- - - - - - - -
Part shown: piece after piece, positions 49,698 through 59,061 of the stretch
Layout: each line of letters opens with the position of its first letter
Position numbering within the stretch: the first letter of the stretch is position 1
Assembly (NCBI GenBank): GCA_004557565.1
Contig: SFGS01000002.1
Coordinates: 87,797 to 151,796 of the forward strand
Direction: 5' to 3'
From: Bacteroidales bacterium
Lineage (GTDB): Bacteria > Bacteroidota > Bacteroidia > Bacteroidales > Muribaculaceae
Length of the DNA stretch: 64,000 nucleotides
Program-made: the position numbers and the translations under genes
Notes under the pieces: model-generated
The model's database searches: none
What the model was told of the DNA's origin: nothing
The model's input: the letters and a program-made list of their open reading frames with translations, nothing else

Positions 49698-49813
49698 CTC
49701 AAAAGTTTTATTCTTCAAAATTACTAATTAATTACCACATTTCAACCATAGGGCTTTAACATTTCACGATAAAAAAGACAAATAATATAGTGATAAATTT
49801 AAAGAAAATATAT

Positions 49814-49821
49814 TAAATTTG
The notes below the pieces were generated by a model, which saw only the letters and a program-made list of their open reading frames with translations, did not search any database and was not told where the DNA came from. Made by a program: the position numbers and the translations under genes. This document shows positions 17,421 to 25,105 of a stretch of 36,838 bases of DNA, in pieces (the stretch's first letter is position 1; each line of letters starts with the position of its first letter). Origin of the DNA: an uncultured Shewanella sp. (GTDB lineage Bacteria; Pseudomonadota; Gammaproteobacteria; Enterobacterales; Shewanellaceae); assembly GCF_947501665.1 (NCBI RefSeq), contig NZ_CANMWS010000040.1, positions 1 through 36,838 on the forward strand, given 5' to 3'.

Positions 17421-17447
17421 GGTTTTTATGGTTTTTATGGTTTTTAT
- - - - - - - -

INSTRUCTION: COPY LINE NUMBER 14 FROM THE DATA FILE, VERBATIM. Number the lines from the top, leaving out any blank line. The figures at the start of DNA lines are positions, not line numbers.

What the model was told of the DNA's origin: nothing